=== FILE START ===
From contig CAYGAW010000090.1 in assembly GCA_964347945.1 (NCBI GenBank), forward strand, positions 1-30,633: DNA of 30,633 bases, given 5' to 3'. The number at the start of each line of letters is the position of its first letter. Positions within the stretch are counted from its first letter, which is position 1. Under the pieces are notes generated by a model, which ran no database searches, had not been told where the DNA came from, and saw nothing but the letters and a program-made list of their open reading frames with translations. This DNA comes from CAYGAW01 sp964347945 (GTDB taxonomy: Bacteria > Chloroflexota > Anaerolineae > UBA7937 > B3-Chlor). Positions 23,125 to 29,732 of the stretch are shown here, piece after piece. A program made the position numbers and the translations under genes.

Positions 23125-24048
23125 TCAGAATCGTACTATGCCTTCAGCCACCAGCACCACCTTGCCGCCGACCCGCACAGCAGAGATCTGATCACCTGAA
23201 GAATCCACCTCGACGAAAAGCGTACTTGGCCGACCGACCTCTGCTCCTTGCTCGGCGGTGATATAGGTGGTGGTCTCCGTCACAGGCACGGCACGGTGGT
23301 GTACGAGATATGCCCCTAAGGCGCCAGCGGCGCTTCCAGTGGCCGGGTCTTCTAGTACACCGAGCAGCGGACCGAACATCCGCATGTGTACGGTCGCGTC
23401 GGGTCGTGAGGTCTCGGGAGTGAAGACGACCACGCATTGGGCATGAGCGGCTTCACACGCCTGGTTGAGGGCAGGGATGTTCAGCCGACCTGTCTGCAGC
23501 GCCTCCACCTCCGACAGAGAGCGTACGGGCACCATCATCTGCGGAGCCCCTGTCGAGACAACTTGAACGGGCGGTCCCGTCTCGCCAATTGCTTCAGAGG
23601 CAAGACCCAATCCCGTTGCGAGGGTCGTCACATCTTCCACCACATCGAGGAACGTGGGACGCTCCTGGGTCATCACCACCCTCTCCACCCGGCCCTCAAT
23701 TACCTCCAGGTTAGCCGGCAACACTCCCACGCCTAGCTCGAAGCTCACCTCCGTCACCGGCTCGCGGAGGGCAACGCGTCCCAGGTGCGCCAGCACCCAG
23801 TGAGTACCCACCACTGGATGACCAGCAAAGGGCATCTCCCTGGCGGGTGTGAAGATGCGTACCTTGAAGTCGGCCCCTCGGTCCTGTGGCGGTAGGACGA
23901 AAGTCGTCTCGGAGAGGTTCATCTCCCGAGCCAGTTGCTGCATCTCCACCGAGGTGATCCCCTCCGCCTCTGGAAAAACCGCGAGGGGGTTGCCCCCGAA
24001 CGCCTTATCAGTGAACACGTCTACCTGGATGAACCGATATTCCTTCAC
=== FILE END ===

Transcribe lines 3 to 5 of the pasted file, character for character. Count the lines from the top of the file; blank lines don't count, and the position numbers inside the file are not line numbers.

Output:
23125 TCAGAATCGTACTATGCCTTCAGCCACCAGCACCACCTTGCCGCCGACCCGCACAGCAGAGATCTGATCACCTGAA
23201 GAATCCACCTCGACGAAAAGCGTACTTGGCCGACCGACCTCTGCTCCTTGCTCGGCGGTGATATAGGTGGTGGTCTCCGTCACAGGCACGGCACGGTGGT
23301 GTACGAGATATGCCCCTAAGGCGCCAGCGGCGCTTCCAGTGGCCGGGTCTTCTAGTACACCGAGCAGCGGACCGAACATCCGCATGTGTACGGTCGCGTC